Third Coast Center for AIDS Research would like to congratulate Mojgan Naghavi, PhD, associate professor of Microbiology-Immunology, and Qingqing Chai, PhD, a postdoctoral fellow in Naghavi’s lab, for having identified and inhibited a molecular process that can lead to neurodegeneration in patients with HIV, a study published in Nature Communications.

As studies in the past have found elevated levels of toxic beta-amyloid protein in the brains of patients with human immunodeficiency virus (HIV), causing HIV-associated neurocognitive disorder (HAND), Naghavi and her lab focused on how and why beta-amyloid is produced in HIV-infected patients and its contribution to HAND.

Naghavi, the senior author on the study, and Qingqing Chai, PhD, the lead author made the first step in this discovery after performing a large-scale assay looking for uncommon interactions between cellular proteins and Gag, an important HIV protein. Some proteins were shown to bind with Gag, but membrane-associated amyloid precursor protein (APP), a protein that can be processed to produce the toxic beta-amyloid protein was distinct from the others.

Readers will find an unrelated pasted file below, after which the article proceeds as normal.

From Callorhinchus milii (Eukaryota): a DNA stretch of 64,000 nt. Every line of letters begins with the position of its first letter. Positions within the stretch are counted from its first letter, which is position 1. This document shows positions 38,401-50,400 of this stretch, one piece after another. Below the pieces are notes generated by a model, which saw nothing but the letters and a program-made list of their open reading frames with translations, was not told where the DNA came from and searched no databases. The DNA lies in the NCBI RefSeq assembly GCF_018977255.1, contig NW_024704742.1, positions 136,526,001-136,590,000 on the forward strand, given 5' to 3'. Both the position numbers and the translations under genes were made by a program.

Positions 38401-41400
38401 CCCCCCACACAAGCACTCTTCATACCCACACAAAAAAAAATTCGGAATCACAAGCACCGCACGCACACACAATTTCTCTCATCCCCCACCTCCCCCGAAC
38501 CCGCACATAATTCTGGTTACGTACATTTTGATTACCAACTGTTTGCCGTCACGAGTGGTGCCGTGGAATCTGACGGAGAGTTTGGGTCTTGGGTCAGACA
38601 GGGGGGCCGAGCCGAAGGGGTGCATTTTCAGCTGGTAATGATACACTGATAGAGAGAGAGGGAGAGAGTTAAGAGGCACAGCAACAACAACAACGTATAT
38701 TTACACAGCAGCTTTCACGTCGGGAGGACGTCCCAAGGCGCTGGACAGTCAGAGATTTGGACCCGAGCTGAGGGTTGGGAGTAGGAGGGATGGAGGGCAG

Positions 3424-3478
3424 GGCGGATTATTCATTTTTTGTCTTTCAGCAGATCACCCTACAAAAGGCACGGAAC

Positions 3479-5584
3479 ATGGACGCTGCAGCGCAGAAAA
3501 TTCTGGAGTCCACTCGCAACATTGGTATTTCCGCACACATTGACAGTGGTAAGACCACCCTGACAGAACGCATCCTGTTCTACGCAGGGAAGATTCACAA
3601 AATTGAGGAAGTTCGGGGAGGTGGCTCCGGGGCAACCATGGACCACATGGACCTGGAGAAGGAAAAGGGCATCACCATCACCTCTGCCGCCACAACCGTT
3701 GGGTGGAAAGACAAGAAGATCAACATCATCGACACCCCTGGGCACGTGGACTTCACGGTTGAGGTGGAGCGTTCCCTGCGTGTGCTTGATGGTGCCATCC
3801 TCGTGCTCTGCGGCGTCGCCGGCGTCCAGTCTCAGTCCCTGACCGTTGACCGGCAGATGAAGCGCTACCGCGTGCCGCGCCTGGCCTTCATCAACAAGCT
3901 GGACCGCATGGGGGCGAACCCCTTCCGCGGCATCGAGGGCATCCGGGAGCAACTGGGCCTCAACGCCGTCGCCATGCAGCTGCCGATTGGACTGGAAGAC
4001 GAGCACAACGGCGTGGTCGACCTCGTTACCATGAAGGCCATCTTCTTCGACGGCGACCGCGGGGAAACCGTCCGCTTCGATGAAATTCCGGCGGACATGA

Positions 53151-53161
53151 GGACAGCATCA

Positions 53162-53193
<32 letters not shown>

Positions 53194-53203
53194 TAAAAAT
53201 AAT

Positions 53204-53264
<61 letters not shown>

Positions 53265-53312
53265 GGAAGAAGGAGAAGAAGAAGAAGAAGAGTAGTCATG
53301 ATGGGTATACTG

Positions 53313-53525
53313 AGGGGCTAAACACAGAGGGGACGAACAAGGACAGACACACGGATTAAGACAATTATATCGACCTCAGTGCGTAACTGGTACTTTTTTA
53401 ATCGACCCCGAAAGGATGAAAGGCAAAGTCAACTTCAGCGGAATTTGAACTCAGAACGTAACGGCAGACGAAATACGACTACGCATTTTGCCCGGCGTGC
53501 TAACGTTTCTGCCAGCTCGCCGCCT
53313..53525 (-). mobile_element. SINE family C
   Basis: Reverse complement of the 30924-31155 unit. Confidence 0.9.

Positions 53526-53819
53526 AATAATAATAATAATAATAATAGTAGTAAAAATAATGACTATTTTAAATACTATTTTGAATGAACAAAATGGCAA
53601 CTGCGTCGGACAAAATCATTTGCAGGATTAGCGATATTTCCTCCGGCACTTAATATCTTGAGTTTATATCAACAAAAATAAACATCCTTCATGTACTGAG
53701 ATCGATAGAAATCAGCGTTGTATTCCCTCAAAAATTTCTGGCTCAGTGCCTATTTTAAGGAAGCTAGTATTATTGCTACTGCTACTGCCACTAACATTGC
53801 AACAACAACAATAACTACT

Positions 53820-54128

When the developed drug blocks APP processing, it reduces beta-amyloid and increases APP compared to non-drugged models. This increase in APP results in the combined benefits of reduced neurodegeneration and sustaining APP’s original function of blocking infection. However, translating these findings into a drug that works and ensures safety is still in development, but Naghavi is positive about progress made.

“HIV patients on combination antiretroviral therapy have close to a normal life, but they are still suffering from diseases like HAND,” Naghavi said. “This is just the beginning.”

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